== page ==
This is a guest post by Penny at The Saved Quarter as part of the Yakezie blog swap with the topic “Best tips for saving on the holidays”. You can see my post, Christmas on a Budget, today at her blog.
Holiday expenses can add up fast, but you can enjoy the season without breaking the bank! There are many frugal ways to celebrate. Spending time with your family is far more satisfying than spending money! Here are 20 family-friendly ways you can enjoy this Christmas season without spending too much money.
- Make an advent calendar to count down the days until Christmas. Paper chains are fun to make, alternating red and green strips of paper. You can write a little note on the inside of each strip as well. Each day, cut down one more strip until Christmas arrives!
- Go Christmas caroling in your neighborhood or at a retirement center. As a teen, my church group went to an assisted living community and we went door to door caroling. The seniors loved it, and we stayed warm by caroling indoors!
- Make an event out of trimming the tree and decorating the house with crafts your family makes. Make ornaments for your tree or as a gift. String popcorn or cranberries. Cut paper snowflakes to tape to windows. Check out kids’ craft websites for creative ideas using what you already have.
- Does your town have a tree lighting event, holiday parade, or festival? Ours does and it’s always great fun! Pack a thermos of hot chocolate and bundle up to participate in your community’s events.
- Do a web search for free holiday activities with the name of your town or city. I live near San Francisco and found that in addition to parades, carols, and Santa visits, there is a free holiday train, 22-ft gingerbread house, snow in the 17-story lobby of a hotel, a boat parade, and even a Flash-Mob scheduled this holiday season!
- Read holiday stories aloud to your kids. We have young kids and this is a highlight of December, reading favorites like The Polar Express before bed!
- Watch your favorite Christmas movies together as a family. It wouldn’t be Christmas without bundling up on the sofa to watch It’s a Wonderful Life!
- Check with your local high schools, churches, or community centers to see if they’re offering any live performances of carols or plays. Last year, a local church performed Handel’s Messiah and the community center put on a kid-friendly matinee of A Christmas Carol. Additionally, watch daily deal sites like Groupon and Living Social for discounted tickets to holiday events. This year, I saw tickets to a professional performance of The Nutcracker for half price.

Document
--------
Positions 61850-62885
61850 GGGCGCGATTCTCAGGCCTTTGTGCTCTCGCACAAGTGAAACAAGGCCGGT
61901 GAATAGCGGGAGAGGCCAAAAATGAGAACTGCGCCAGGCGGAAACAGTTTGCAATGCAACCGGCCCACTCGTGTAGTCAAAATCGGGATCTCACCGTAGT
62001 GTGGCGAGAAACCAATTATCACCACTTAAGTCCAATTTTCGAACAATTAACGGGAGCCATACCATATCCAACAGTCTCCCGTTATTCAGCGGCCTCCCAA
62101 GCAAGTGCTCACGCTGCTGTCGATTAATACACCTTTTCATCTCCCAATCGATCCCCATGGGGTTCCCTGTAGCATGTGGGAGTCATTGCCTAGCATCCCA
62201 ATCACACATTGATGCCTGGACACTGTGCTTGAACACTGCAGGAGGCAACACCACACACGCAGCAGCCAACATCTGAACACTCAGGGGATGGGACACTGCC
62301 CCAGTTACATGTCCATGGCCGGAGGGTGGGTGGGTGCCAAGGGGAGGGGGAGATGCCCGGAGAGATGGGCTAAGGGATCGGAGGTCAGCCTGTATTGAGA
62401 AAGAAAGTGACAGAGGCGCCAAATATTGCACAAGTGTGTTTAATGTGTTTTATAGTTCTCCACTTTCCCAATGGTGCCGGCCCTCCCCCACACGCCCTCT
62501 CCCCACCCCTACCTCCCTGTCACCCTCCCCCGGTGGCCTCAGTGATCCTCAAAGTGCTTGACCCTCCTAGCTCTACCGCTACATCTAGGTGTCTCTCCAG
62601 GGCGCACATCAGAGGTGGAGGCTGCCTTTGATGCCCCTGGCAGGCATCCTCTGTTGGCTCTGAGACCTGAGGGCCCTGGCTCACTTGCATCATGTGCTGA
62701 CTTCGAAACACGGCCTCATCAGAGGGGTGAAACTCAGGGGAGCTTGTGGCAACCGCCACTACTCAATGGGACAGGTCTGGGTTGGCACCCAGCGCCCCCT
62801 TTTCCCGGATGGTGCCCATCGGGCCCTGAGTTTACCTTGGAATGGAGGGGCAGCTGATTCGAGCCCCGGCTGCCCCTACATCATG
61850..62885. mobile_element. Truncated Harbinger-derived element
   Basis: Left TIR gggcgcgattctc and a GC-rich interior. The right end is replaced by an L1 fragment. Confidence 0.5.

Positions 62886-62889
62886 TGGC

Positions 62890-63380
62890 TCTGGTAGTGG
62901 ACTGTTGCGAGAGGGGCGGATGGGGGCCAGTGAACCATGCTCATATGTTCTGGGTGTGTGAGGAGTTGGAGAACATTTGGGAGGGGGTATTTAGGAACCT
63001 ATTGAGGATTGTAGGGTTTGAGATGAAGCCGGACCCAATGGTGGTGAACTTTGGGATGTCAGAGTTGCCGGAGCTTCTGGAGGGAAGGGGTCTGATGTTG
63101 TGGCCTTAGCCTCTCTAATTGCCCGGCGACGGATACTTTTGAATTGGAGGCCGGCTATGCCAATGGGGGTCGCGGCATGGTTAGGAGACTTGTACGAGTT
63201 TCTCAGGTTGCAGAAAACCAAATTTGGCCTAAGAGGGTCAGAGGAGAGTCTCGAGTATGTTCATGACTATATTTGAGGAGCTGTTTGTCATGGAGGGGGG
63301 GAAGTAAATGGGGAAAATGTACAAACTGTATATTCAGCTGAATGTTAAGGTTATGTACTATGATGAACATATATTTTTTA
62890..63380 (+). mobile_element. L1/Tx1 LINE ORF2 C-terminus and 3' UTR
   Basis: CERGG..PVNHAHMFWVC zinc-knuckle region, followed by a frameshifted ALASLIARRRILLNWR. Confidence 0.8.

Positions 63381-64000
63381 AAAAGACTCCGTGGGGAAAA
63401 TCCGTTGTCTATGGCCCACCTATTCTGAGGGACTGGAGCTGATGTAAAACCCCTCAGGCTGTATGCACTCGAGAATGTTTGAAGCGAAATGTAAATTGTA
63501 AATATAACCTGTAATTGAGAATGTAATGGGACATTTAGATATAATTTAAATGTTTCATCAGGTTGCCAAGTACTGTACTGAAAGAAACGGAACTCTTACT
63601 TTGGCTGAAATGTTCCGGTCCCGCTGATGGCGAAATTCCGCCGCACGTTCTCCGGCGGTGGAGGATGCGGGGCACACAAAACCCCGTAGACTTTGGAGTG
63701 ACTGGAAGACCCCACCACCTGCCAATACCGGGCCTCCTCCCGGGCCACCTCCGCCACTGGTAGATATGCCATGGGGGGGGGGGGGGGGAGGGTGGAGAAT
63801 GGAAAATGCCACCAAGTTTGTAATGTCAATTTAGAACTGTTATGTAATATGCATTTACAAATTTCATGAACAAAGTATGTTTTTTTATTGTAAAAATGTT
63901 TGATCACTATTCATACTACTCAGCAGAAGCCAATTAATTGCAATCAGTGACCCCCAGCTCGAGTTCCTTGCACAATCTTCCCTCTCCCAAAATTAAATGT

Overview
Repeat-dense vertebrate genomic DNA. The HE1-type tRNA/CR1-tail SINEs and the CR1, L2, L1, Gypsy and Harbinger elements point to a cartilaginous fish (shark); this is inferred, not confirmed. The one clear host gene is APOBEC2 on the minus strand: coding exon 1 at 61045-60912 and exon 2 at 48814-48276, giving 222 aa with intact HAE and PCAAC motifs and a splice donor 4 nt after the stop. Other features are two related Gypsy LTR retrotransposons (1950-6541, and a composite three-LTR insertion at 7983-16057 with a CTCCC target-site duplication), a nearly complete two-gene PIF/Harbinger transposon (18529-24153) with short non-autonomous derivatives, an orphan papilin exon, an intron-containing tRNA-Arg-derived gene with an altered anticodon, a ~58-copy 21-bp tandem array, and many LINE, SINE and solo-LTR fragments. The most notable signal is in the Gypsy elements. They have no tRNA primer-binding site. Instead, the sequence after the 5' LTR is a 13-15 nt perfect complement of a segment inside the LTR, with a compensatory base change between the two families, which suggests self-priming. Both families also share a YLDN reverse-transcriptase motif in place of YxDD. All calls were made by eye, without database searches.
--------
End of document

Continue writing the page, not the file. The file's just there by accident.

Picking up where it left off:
- Make a gingerbread house. The components aren’t very expensive and it makes a festive centerpiece, so long as little fingers aren’t eating the decorations!
- If you live in a snowy climate, go sledding or make snowmen.
- On Christmas Eve, you can track Santa’s progress on NORAD!
- Make an evening of viewing neighborhood light displays. In a nearby, there is a block called “Candy Cane Lane” and every house goes all out. It’s such fun to walk down the street at night and see how creative the neighbors can be!
- See if your library offers Christmas themed craft or story time.
- If you are religious, attend a church service or nativity play.
- Introduce the Christmas Elf in your home. Place a decorative elf around your home, changing his position after the kids are in bed each night. The elf reports back to Santa whether the kids are being naughty or nice.
- Bake cookies! This is a fun activity, and can be even more fun by donating plates of cookies to your local fire and police departments. My kids love visiting the fire station and sharing their decorated treats.
- Go through your kids’ toys and donate those that are in good condition but no longer played with. There are two great benefits to this one – they can give to others, and their rooms get cleaner before the influx of holiday gifts. Don’t donate anything that’s in poor condition, broken, or missing parts; make sure the toys can still be played with. It’s a good time to go through outgrown warm clothing to donate as well.
- Volunteer together. There is so much need, and it reinforces the notion that this is a season of giving.
- On Christmas Eve, the kids get to open one gift – pajamas! Everyone looks fresh for all of the pictures on Christmas morning.
- The best thing we’ve done to make Christmas more about the family and traditions is to limit gifts. We have a four-gift plan (plus one from Santa) for each kid, so they each get:
- Something you want
- Something you need
- Something to wear
- Something to read
I’m a frugal shopper and deal finder, so I’m planning and gift buying year round. For the second year, I’m coming in under my $100 holiday budget for all of the gifts on my list!
Does your family have any free or inexpensive holiday traditions?